PBS: Why I Watch But Don’t Contribute: Part Deux

Submitted by: Mike Spindell, guest blogger

432px-PBS_1971_id.svgAbout a year ago I wrote a guest blog titled: PBS: Why I Watch But Don’t Contribute. In it I wrote about the history of PBS and of its’ seminal station WNET Channel 13 in New York. Through the years I’ve been privileged to watch some wonderful television on PBS from great plays to superb documentaries. Much of what PBS and channel 13 supplied to me was culture that was somewhat inaccessible from any other venue. What was so new and novel about the Public Television movement was that it was commercial free and so could greater explore subjects that were verboten in prime time commercial television. It also showed Americans the great programs being produced by the PBS analogue in Great Britain, the BBC. Far from being the “vast wasteland” of commercial TV described by JFK’s FCC head Newton Minnow, PBS showed what a wonderful medium television could be. At the core of this excellence was the fact that there were no sponsors to muzzle production values and dumb down the product.

Originally there was an organization called NET (National Education Television) which merged with New York’s Channel 13 in 1963. It had been operating under various names producing educational television programs that were distributed to various stations around the country. It had originally been funded via a grant from the Ford Foundation to produce educational programs. With the merger in 1963 the philosophy changed drastically in that the aim was to become America’s “Fourth TV Network”. When in 1966 the Ford Foundation began to withdraw funding the Federal Government stepped in.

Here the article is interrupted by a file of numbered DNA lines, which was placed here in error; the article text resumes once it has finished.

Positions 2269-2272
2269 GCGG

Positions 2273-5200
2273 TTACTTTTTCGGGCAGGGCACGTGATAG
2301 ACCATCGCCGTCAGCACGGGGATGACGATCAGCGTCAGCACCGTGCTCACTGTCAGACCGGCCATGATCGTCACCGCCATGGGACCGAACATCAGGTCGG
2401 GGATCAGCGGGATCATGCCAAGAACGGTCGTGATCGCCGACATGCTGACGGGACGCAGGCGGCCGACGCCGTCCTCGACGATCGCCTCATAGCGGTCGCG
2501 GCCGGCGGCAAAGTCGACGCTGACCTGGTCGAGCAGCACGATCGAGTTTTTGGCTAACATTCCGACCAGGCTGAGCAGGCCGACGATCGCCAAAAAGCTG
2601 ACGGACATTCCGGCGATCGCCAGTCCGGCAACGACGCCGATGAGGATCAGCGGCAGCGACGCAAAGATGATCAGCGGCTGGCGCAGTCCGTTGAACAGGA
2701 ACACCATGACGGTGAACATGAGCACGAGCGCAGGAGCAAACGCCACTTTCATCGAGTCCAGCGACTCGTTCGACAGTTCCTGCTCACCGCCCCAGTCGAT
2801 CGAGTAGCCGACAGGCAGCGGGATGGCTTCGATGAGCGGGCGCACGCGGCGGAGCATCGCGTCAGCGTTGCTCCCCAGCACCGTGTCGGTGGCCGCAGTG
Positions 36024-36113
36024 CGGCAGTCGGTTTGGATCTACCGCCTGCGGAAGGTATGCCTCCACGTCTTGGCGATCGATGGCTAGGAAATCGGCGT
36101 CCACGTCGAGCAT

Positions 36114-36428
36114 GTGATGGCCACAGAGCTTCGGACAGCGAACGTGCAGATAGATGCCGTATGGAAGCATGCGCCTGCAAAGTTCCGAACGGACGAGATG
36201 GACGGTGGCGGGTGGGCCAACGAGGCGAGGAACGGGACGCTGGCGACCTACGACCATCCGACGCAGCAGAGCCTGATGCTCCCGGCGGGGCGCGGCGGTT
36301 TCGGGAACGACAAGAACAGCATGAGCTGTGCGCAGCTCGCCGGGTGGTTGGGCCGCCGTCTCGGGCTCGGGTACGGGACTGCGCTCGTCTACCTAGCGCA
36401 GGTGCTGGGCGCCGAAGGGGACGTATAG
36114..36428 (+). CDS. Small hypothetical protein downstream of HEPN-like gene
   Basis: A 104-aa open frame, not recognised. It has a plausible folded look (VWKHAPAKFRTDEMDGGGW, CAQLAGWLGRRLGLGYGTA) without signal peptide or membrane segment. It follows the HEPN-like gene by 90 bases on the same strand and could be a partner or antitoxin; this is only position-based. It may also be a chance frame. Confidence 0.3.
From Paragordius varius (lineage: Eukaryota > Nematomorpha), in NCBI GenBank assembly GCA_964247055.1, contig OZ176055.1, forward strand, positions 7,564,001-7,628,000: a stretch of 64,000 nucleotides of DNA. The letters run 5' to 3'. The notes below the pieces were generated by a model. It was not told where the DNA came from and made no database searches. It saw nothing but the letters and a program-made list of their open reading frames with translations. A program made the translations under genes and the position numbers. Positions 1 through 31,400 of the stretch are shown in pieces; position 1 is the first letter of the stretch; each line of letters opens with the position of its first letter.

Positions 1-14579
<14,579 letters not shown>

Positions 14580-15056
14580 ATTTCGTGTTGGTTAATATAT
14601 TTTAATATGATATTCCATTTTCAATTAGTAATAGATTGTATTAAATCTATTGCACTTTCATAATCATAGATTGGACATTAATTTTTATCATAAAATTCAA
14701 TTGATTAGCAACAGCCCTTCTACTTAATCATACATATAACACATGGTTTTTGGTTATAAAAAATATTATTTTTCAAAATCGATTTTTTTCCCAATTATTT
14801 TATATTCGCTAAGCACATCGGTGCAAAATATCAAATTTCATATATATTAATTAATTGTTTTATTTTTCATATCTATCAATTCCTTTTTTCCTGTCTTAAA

“In 1966, NET’s viability came into question when the Ford Foundation decided to begin withdrawing financial support because of NET’s continual need for additional funding. In the meantime, the affiliated stations tried to keep the network alive by developing a reliable source of revenue.

The U.S. government intervened and created the Corporation for Public Broadcasting in 1967 to fund the network for the time being. However, the CPB’s intent was to create its own public broadcasting network. The CPB embarked on that course of action because many NET affiliates were alienated by the programming that network offered. These affiliates further felt that NET’s simultaneous production and distribution of programming constituted a conflict of interest.

PBS first began operations in 1969, with NET still producing several shows. However, NET’s refusal to stop airing the critically praised but controversial documentaries led to the decision of both Ford and the CPB to shut the network down. In early 1970, both threatened to cut their funding unless NET merged its operations with Newark, New Jersey public station WNDT-TV. (This did not, however, end the production and distribution of hard-hitting documentaries on public television, since PBS itself continues to distribute and CPB continues to help fund series including Frontline, POV and Independent Lens to this day.)

On Monday, October 5, 1970, the exact day that PBS began broadcasting, NET and WNDT-TV officially completed their merger. NET ceased to operate as a separate network from that point, although some NET-branded programming, such as NET Journal, was part of the PBS schedule for another couple of years before the identity was finally retired. WNDT’s call sign was changed to the present WNET shortly thereafter. Some shows that began on NET, such as Sesame Street, continue to air on PBS today.” http://en.wikipedia.org/wiki/National_Educational_Television

When the government took over the formerly independent WNET the changes were at first unnoticed. However, as is the nature of bureaucracy the independence of content and programming began to be subject to political needs and as a medium, the product became diminished into what can only be seen as TV, that while on occasion is daring and revolutionary, is purposed to support and glorify the corporate state and the elite that runs it. Occasionally, really courageous insightful programs will slip by and air. This though is happening less frequently as outside pressures force self censorship on producers. What follows are current examples of why this is true.